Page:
Pete Mandik has a post summarizing transcendental arguments. As he summarizes them, transcendental argument has, in terms of its premises,
(1) "an allegedly obvious claim about EXPERIENCE, KNOWLEDGE, or some other feature of one’s own mind"
(2) "a claim about a necessary condition on the truth of the allegedly obvious claim in (1)"
And then concludes that the necessary condition in (2) is satisfied (because, of course, that which requires it obtains).
This isn't a bad attempt, but I'm not sure this is quite right. Putting it this way would make a transcendental argument an ordinary causal argument (taking 'causal' in a reasonably broad sense), but I don't think this characterizes what people are really trying to offer in transcendental arguments. The problem is the "allegedly obvious". I don't believe an allegedly obvious claim is needed for a transcendental argument; likewise, I don't think every allegedly obvious claim combined with a claim about its necessary condition gives you a transcendental argument.
When Kant gives a transcendental argument, he is not alleging that something is obvious; he is alleging that something is unavoidable. This, I think, is the key to understanding what a transcendental argument is, and this alone can really show why transcendental arguments have at least the potential to counter skeptical arguments with some bite. Transcendental arguments have force against skepticism precisely because they are not dogmatic -- it is precisely because they don't use claims because they are 'obvious'. If they were dogmatic they would be completely useless against the skeptic because they would beg the question; the skeptic could merely deny the obviousness of the claim. But the Achilles' heel of skepticism throughout the ages has always been practice. Skeptics themselves cannot get away from practical life. And transcendental arguments are ways of building on this fact, by starting with things that even skeptics can't genuinely avoid doing, that even skeptics must admit they do. So, for instance, skeptics can't avoid making some sort of judgment about the temporal order of their experiences; we can't have such judgments without presupposing independent substances that endure while things change, Kant argues, so we are all already mentally committed to the existence of enduring substances independent of our minds. The foundational claim need not be obvious at all -- that's a secondary issue -- but it does need to be somehow unavoidable in light of what we actually do or are able to do. It's a claim that, given that we do (or are able to do) something, we would be engaged in a sort of performative inconsistency to do (or be able to do) it and not accept what it is identified as a necessary condition for that thing.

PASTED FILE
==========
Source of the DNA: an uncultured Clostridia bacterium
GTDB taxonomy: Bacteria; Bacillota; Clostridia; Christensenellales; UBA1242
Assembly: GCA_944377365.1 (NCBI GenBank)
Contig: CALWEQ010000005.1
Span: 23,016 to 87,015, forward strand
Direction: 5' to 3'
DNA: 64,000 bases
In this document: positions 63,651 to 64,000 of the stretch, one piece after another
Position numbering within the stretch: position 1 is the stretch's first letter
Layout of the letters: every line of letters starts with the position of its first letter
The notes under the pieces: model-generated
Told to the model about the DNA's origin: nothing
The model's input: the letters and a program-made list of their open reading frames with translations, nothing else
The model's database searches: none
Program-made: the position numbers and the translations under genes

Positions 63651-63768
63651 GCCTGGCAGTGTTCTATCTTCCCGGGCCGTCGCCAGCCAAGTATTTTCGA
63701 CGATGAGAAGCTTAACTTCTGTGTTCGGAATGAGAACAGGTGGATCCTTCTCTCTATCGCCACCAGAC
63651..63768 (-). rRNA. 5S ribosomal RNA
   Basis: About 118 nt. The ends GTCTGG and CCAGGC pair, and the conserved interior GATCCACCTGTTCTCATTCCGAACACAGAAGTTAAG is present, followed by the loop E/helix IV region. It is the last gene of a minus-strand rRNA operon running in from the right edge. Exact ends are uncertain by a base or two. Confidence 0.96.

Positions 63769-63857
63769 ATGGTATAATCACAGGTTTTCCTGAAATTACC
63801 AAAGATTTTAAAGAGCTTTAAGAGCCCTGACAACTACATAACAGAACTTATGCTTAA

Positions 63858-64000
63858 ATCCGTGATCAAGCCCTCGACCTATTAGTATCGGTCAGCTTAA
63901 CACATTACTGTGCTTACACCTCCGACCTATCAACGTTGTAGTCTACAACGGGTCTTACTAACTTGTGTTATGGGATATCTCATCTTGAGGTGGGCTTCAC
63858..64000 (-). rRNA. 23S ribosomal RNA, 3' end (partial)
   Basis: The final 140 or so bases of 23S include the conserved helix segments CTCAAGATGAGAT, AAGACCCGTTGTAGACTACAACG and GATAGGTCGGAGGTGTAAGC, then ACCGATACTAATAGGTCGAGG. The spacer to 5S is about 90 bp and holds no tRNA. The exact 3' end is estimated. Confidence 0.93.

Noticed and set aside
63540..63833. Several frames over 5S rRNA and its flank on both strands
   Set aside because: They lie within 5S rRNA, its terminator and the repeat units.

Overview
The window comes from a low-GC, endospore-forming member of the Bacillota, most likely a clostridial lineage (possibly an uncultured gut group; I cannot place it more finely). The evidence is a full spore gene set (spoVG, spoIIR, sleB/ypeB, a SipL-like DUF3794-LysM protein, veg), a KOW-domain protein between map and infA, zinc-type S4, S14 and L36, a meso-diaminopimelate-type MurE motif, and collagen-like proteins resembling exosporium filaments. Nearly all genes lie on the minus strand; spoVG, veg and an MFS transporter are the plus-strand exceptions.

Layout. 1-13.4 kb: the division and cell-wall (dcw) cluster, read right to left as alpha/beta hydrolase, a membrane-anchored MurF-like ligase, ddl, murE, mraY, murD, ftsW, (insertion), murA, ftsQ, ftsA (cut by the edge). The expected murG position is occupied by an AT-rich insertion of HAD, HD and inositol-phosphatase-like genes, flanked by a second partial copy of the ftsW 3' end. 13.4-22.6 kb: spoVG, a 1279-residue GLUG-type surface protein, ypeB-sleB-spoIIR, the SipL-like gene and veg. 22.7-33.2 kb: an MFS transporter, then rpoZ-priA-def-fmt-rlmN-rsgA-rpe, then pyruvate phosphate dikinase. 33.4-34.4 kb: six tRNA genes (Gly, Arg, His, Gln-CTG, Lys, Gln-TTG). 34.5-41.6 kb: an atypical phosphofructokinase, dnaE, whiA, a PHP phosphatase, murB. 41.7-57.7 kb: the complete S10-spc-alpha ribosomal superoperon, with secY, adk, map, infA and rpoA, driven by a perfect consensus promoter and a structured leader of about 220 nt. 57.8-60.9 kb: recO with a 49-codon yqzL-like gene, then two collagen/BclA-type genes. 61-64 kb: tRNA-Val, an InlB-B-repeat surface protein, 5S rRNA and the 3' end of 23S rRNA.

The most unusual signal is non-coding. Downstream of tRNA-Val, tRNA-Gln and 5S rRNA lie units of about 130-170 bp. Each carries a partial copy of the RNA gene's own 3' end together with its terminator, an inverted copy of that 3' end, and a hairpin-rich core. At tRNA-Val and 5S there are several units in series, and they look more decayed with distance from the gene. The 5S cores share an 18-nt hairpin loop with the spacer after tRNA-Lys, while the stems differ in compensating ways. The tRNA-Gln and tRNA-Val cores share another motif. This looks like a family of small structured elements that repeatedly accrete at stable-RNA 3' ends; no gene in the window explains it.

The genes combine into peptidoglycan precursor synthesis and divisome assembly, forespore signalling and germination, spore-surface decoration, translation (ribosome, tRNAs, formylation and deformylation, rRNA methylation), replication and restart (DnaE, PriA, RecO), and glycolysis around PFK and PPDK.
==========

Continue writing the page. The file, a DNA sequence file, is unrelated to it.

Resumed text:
Part of the thing that has to be remembered is that transcendental arguments arise in a context where one has already made significant concession to skepticism; it merely hems in the skeptic, so to speak, by identifying things to which the skeptic is committed as a matter of life (usually but not always mental life) and that is really what it is designed to do. In Kantian terms, it is critical rather than dogmatic; it opposes the skeptic as a critical and not as a dogmatic argument. It doesn't give you reality, but it isn't supposed to do that: it's supposed to give you what you are committed to in living a mental life, whether you are skeptical or not. As an anti-skeptical tactic it is not skepticism-destroying but skepticism-bounding; it limits rather than refuting by establishing a way in which the claim is a lawful or legitimate claim, a claim we have some right to make -- a right the skeptic (also committed in practice to the claim, even if they suspend judgment about whether it is really true) cannot really deny.